Domestic Girlfriend is a hard show to recommend seriously. The very premise reads like the trashiest of soap operas: a high school boy, depressed that the teacher with whom he is in love has a boyfriend, has a one night stand with a random girl at a mixer, only to find out that his father remarried and now both the girl he had a fling with and the teacher he was in love with are now his stepsisters. (Because just hormonal melodrama is not trash enough, gotta add that incest bonus in there!) This show seems to be made just for the perverse entertainment of watching selfish people do selfish things and ruining each other’s lives in the process. Even the show itself is in on it, with a few side characters clearly enjoying the pandemonium of certain key scenes.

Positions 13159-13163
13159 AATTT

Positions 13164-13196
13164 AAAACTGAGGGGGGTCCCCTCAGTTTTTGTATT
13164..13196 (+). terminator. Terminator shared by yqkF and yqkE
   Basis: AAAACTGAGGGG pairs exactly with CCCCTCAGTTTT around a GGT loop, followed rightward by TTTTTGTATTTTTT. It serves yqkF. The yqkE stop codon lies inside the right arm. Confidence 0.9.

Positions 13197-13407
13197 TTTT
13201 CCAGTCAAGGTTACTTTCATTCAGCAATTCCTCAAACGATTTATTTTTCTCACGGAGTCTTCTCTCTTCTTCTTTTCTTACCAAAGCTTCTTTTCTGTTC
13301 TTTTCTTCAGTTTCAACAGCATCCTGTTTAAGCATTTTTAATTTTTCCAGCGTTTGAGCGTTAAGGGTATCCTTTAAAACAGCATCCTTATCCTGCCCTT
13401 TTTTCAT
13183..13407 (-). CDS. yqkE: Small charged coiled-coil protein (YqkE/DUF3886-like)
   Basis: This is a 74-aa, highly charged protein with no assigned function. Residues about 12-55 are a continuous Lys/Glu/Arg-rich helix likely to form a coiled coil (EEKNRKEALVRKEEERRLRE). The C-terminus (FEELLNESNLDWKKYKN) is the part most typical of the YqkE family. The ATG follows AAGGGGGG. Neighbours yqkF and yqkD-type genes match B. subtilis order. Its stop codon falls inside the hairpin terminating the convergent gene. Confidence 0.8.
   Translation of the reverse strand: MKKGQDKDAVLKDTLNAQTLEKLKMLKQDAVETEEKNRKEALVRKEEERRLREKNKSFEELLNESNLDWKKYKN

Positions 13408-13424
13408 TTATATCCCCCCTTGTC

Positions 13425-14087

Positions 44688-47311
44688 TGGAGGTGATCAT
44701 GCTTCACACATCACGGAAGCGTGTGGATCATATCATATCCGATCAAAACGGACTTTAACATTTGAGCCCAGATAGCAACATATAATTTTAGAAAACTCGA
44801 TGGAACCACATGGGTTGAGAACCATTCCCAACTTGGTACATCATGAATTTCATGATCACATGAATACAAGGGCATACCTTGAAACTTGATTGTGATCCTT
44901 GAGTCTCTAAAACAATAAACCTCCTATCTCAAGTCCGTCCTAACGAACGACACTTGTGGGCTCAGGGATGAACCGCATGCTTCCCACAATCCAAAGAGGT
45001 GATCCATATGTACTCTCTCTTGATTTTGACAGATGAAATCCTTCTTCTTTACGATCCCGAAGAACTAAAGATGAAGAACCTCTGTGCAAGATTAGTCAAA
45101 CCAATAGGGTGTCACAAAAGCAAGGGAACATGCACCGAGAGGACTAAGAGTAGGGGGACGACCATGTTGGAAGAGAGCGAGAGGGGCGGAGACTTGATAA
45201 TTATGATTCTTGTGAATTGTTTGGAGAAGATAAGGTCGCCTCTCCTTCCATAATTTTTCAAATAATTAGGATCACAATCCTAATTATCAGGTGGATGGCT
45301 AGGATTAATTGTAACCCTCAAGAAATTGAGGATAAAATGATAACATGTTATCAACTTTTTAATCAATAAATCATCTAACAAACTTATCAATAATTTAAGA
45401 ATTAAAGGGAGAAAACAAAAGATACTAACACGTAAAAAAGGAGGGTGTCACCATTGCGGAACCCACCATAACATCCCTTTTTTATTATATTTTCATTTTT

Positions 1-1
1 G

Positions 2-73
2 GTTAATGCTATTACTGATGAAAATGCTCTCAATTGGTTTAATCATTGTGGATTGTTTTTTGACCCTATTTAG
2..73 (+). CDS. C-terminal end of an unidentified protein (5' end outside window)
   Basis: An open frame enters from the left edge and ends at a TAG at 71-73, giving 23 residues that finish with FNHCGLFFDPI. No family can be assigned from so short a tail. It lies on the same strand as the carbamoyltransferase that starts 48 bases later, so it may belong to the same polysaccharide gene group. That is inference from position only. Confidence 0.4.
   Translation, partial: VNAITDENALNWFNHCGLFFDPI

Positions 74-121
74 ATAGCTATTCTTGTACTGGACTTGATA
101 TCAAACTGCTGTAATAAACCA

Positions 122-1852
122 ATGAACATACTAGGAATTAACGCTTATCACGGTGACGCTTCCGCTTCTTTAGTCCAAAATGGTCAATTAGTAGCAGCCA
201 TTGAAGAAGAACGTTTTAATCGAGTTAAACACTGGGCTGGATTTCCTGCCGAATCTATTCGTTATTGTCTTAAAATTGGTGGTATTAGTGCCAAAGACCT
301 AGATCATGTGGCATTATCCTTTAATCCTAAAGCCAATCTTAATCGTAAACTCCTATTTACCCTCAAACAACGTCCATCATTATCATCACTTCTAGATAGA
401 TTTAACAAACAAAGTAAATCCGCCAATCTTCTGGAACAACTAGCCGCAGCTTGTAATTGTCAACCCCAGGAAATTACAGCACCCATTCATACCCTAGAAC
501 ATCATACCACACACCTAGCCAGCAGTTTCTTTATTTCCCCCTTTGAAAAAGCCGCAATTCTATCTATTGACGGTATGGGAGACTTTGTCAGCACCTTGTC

That said, these kinds of shows where selfishness runs relatively unchecked can be an interesting window into just how sin messes people up. And sometimes, we need a reminder that sin is real and can cause real problems. Episodes 3 and 4 of Domestic Girlfriend in particular bring this to light as the male lead Natsuo and his younger stepsister (a.k.a. his one-time bedmate) Rui find out that her older sister Hina (a.k.a. Natsuo’s teacher and crush) is actually going out with a married man. Hina being the mistress in an affair seriously rubs Natsuo the wrong way, and he even confronts Hina about it… only for Hina to write his concerns off as the naïve cries of a kid who does not know what it is like to be an adult and what “true love” feels like.